Shortwave Democracy

 

By Nir Boms and Erick Stakelbeck

Published June 28, 2004


Although it often seems like a solitary outpost of democratic sanity, the United States is not alone in waging the war of ideas. Since September 11, more than a dozen privately ownedpro-democracy radio stations have emerged in freedom-starved countries like North Korea, Syria, Iran and Cuba. 

From the earliest days of World War II to its peak during the Cold War, clandestine radio played a critical role in the fight for liberty. Today is no exception. Iraq’s Radio al-Mustaqbal figured prominently in the CIA’s covert plans to topple Saddam Hussein throughout the past decade. Likewise, Voice of the People of Kurdistan played an integral part in the Pentagon’s psychological war prior to the U.S. invasion of Iraq last March, eventually helping to secure the surrender of 9,000 Iraqi soldiers at the outset of Operation Iraqi Freedom. 

Following the fall of Saddam, these clandestine outlets, now fully licensed, joined the rapidly growing Iraqi media market, which is comprised of more than 50 fledgling radio and television stations. Among them is Radio Dijla, Baghdad’s only private, commercial radio station. Operating out of a modest house in the Baghdad suburbs, Radio Dijla allows listeners a forum to express their views and concerns, a concept unheard of in Iraq just 15 months ago. 

In Afghanistan, clandestine radio also has begun to blossom. After the fall of the Taliban in late 2001, a pair of successful Afghan-Australian businessmen, Zaid and Saad Moshen, returned to Afghanistan and developed the first commercial FM radio station in the country’s history. Called “Arman” (the Afghan word for hope), the station addresses issues such as human rights and social responsibility. 

Beginning in 1979, Iran saw a similar rise in pro-democracy broadcasting spurred by the ascension of the Ayatollah Khomeini’s tyrannical regime. Today, there are no less than 16 clandestine anti-government radio stations operating over Iranian airwaves. 

“Whenever we hear of a political prisoner being arrested, we write to the U.S., the U.N. and the human- rights community and start a campaign,” says Ali Reza Morovati, one of the founders of the Los Angeles-based KRSI Radio, which began broadcasting into Iran in 1999. “Now the people in Iran have a voice, and I sense that even the Ayatollahs are being more cautious.”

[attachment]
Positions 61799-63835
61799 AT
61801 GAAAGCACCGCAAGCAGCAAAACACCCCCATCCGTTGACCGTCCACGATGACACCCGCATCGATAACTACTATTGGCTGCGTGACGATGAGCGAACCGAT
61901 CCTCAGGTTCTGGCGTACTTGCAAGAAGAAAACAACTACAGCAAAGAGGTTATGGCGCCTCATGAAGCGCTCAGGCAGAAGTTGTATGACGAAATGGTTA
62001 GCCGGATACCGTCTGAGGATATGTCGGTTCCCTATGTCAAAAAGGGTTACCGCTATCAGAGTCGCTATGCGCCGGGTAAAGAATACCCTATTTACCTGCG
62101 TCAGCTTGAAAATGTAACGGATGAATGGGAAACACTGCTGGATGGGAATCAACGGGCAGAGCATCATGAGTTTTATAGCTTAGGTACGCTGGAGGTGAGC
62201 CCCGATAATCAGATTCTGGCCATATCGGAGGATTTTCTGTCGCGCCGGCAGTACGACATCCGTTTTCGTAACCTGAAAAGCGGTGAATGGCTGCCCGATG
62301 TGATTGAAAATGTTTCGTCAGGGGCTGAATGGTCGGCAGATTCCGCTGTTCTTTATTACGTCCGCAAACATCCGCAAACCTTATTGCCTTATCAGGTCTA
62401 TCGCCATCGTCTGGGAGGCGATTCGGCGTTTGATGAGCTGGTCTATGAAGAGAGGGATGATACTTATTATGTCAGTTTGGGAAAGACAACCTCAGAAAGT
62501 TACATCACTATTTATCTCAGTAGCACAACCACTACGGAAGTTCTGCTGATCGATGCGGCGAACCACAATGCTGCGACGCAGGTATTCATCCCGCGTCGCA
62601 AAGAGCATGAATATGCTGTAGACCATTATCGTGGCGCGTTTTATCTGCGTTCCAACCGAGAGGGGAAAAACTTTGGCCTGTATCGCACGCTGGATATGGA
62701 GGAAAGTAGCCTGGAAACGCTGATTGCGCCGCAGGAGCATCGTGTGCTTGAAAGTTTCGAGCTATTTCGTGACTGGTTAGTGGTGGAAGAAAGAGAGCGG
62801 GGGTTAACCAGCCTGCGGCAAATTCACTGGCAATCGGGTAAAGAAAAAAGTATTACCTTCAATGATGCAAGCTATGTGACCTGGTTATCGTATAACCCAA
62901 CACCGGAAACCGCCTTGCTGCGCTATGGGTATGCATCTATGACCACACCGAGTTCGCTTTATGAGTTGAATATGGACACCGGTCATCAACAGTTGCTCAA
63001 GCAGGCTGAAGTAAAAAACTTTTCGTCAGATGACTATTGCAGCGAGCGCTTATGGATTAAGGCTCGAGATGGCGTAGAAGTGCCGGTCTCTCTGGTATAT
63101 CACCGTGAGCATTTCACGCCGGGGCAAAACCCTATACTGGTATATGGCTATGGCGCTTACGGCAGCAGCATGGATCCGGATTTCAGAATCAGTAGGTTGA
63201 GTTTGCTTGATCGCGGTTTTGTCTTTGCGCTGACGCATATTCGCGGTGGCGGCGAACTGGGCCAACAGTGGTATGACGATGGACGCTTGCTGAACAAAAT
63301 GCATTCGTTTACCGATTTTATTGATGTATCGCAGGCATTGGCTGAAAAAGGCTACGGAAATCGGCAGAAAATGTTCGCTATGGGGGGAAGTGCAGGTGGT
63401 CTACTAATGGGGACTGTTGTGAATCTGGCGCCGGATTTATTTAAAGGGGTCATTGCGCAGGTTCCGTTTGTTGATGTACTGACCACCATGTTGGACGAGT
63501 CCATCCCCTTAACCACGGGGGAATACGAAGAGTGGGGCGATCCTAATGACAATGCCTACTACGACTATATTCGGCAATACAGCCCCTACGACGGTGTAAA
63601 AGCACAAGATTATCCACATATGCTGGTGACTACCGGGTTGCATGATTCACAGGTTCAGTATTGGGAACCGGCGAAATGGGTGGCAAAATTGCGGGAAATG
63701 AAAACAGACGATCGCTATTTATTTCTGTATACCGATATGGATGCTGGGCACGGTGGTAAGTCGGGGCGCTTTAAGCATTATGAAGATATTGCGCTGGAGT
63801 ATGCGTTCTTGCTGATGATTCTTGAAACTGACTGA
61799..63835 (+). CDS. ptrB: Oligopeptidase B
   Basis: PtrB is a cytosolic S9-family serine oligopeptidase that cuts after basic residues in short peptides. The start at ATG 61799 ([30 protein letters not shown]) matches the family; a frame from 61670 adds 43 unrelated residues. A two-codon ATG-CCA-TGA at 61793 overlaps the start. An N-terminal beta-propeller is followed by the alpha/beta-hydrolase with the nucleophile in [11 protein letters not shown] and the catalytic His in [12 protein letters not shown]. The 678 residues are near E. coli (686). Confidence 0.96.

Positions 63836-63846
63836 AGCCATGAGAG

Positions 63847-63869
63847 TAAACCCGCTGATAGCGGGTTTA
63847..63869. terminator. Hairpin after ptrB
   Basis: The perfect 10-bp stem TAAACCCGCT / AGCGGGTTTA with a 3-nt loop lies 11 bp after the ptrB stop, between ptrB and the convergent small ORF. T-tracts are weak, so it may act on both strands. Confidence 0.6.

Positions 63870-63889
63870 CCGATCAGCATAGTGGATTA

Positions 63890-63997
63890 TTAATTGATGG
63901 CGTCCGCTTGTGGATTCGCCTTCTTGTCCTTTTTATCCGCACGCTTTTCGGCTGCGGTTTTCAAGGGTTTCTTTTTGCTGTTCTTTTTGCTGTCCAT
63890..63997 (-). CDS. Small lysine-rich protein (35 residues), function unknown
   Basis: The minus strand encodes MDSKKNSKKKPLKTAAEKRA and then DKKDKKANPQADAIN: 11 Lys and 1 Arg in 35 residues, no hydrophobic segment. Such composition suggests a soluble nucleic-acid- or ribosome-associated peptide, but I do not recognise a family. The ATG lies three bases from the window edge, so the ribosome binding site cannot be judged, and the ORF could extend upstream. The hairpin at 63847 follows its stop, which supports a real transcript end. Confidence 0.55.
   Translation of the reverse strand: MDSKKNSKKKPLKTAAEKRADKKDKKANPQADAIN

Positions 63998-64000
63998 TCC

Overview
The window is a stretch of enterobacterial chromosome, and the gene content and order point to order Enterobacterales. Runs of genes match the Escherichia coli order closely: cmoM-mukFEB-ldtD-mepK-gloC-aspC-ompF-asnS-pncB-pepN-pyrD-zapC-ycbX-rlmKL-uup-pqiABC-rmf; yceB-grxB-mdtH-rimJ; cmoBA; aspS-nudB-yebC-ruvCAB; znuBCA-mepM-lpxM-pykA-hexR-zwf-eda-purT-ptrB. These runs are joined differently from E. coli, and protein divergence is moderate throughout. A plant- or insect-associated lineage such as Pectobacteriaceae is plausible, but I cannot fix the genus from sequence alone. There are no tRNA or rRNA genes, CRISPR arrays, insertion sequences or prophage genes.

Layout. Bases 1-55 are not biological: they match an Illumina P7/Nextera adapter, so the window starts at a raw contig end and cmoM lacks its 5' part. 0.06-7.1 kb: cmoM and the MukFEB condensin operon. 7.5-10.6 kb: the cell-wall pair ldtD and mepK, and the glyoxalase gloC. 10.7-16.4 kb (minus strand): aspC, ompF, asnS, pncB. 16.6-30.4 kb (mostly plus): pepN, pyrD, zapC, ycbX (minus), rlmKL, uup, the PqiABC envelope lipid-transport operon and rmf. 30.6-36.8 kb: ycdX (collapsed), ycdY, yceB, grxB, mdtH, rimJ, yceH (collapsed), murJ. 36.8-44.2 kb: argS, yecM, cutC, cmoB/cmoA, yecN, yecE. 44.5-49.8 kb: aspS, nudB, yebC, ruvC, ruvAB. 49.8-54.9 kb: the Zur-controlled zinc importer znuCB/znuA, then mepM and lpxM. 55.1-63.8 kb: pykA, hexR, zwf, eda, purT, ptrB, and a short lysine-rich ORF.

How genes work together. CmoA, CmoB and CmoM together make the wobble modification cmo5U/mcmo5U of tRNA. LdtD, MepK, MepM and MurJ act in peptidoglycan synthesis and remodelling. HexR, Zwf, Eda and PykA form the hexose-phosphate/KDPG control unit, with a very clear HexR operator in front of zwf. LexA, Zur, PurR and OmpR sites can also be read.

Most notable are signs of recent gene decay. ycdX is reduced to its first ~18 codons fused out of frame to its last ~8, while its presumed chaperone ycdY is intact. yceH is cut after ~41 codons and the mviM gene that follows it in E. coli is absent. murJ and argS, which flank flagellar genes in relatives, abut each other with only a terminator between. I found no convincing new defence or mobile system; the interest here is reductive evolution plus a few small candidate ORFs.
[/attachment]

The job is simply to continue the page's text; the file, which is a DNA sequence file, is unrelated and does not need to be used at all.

Earlier this month, the U.S.-based Syrian Reform Party launched “Radio Free Syria.” The station, which is available on a shortwave frequency and the Internet, plans to air cynical and humorous programs criticizing Syria’s ruling Ba’ath Party as well as on-air plays written by dissident Syrian playwrights. 

Elsewhere, “Radio Free North Korea” began operating out of Seoul this past April thanks to the efforts of a small group of North Korean defectors. “Our program aims to help North Koreans know better about their actual situation and to let the rest of the world know about the reality of the North Korean government,” says Kim Sung-Min, the station’s president. 

A precedent of sorts exists for Mr. Sung-Min’s efforts: It can be argued that the U.S.-backed Radio Free Europe and Radio Liberty helped hasten the fall of the Iron Curtain and defeat Soviet Communism during the 1980s. Unlike these programs, however, the purveyors of clandestine radio operate without state funding. 

“What we’re seeing is a grassroots effort to democratize these countries without the help of state dollars,” says Nick Grace, founder of ClandestineRadio.com, a monitoring project that tracks subversive media around the world. “Since 9/11, the war of ideas has awakened a number of pro-democratic groups to the effectiveness of the media as a weapon to spark change in their respective countries.” 

Over the past two years, the United States has become much more engaged in its attempts to foster democracy around the world, particularly in the Middle East. Institutions like the National Endowment for Democracy and the Voice of America, along with projects like the Middle East Partnership Initiative (MEPI), have almost quadrupled their funding over this period. According to State Department statistics, $145 million has been committed to MEPI for 2004 alone. 

But only $3.2 million, or 3.3 percent, of this money has been directed to helping indigenous nongovernmental organizations, and none has been allocated to voices of opposition in countries like Syria, Saudi Arabia or Iran. 

While U.S. policy-makers have invested millions in radio and TV stations that aspire to deliver a “natural” voice aired out of Washington, they’ve bypassed opportunities to help genuine pro-democracy advocates that often struggle merely to stay on the airwaves. If the United States wishes to be truly effective in its efforts to spread democracy, it should reconsider this strategy. 
     
 Nir Boms is a senior fellow at the Council for Democracy and Tolerance. Erick Stakelbeck is senior writer for the Investigative Project, a Washington-based counterterrorism research institute. 
  

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